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June 01, 2009


It's an interesting idea, but not only isn't it likely to be adopted, it also probably wouldn't work very well. After all, the Administration and/or the Democrats controlling Congress would appoint the "independent experts," who would no doubt be selected in part because they share the Administration's view as to what is the proper product mix for GM (i.e., green) and which stakeholder is daddy's favorite (the UAW).

In addition, even if control of GM were vested in an independent board, it is to the Administration and Congressional Democrats that GM would have to appeal for additional infusions of cash down the road and/or for laws and regulations that favor its product mix (e.g., fleet average standards and subsidies to buyers). The Administration has paid the piper and will get to call the tune.

President Obama can say he inherited this problem, but he loudly encouraged the Bush Administration to loan the original $20 billion to GM, and he has presided over the decision to give GM an additional $30 billion, all the while pushing GM to disfavor the bondholders and favor the UAW in the reorganization. (To be fair, although the UAW didn't agree to cut its base pay or ease its work rules, it did agree to eliminate dental and vision benefits from its health care plan.)

Obama's actions have not always been consistent with his stated goal of taking a hands-off approach. E.g., Obama chose to make or or influence the following decisions:

-- to fire the CEO,
-- to choose the new CEO
-- to appoint an auto czar with various powers over auto companies
-- to involve the auto czar in deciding which GM dealerships to close.
-- to affect the decision of which models to build

By comparison, George Bush (wrongly IMHO) made a loan to GM, but he made no effort to direct or manage the company.

Yes, there is a threat to meddling.

But the communities where GM has employees are also "stake holders" - the same as share holders, bond holders, union employees, dealerships, suppliers, etc.

Offering support to Mayor Bing seems similar to offering support to a city that has experienced a severe storm. The mayor wants to protect his community and there seems to be no harm in offering general reassurances of this type. Is there actually some compelling reason to cause more disruption...?

I wouldn't worry too much about GM being mismanaged any more poorly than they have mismanaged themselves.

Even the argument that the less government interference the better isn't completely supportable. The Japanese automakers have thrived for sixty tears with extensive government involvement. What matters more is making intelligent (or coordinated) decisions and their implementation.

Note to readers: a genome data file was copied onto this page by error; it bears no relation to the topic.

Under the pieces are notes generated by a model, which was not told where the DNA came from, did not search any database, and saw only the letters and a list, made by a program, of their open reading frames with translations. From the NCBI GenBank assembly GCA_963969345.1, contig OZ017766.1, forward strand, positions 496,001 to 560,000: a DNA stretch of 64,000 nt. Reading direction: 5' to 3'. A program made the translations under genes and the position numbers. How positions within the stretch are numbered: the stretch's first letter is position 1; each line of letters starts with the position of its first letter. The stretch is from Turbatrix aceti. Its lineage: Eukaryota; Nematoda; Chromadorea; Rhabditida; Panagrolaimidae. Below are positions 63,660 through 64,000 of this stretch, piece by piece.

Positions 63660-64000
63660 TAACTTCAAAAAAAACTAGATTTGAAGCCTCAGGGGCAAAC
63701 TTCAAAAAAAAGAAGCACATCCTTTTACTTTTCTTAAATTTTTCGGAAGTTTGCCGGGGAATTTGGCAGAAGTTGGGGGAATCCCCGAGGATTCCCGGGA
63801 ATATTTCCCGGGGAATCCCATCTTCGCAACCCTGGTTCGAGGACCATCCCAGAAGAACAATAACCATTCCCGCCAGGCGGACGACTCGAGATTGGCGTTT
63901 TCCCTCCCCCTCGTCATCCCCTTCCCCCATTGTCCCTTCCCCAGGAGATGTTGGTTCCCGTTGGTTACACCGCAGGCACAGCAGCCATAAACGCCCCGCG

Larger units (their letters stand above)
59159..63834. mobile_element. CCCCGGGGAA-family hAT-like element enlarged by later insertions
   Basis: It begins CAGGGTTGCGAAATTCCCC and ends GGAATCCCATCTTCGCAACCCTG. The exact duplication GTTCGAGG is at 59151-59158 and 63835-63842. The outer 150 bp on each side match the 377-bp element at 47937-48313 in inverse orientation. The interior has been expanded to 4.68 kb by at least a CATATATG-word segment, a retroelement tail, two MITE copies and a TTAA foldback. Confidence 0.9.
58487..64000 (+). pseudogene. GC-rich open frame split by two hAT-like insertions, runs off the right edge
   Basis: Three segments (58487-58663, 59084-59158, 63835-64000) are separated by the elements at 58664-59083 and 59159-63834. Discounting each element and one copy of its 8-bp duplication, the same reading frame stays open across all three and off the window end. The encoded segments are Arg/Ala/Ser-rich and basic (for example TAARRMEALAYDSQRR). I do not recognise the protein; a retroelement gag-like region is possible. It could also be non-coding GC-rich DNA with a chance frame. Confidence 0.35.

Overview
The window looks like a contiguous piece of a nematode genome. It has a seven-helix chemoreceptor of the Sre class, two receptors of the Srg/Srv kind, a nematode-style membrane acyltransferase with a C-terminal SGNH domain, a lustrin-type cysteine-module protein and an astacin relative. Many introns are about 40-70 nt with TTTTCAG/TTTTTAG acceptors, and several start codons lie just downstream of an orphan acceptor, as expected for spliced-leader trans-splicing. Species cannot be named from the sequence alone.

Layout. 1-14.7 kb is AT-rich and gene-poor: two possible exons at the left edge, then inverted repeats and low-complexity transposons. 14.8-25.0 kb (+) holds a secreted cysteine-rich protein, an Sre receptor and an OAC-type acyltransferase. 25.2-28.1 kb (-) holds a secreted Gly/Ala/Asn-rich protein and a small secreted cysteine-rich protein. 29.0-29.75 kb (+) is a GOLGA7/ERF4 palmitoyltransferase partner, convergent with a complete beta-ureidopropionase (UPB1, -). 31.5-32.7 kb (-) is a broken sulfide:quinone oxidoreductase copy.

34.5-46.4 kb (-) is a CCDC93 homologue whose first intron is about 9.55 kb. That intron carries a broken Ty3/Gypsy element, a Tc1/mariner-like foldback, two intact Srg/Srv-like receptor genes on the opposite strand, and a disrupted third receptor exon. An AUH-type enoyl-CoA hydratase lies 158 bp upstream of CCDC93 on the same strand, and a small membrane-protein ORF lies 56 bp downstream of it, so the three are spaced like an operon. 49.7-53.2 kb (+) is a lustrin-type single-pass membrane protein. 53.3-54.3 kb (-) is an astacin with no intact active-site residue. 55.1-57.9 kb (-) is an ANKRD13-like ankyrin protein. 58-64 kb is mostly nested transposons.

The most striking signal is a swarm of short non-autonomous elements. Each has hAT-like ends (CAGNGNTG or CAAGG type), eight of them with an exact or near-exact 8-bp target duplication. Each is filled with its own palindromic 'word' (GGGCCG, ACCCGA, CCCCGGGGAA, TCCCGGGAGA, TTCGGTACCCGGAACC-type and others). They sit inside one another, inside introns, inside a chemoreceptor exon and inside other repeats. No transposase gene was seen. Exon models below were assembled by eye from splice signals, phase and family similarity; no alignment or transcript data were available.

If we look below the surface there are almost no markets or established industries that exist free of government oversight. It seems premature to wring our hands over potential interference as an abstract evil. But I would certainly agree that establishing GM outside of government "stewardship" should be accomplished as quickly as is reasonably possible.

I voted for Obama, I admire him tremendously, and I know he inherited an economic disaster. Unfortunately, I believe that Obama is making a mistake in acting as if there is any chance that GM will ever be viable. There are some things that even Presidents can't do. Bush really thought he had enough money and power to fix Iraq. Obama really thinks he has enough money and power to fix GM. Unfortunately, it's hard to imagine GM making cars that real people would actually buy voluntarily. People buy cars based on money, but also on safety, reliability, and many other things. And the cars made by (for example) Toyota and Honda are simply too good. GM will never catch up. What is Obama going to do, put restrictions on sales of Toyotas? Will there be a presidential decree ("temporary", of course) that Toyota can't sell more Priuses than GM sells Chevy Volts? We're talking about parents who don't want their precious teenagers driving around in a Chevy Volt. You can't simply force cars on millions of American households. I regret this, because I know Obama has good intentions, and he's obviously working very hard. But it'll be like Bush and Iraq: the deeper Obama digs with GM, all he'll do is go deeper and deeper.

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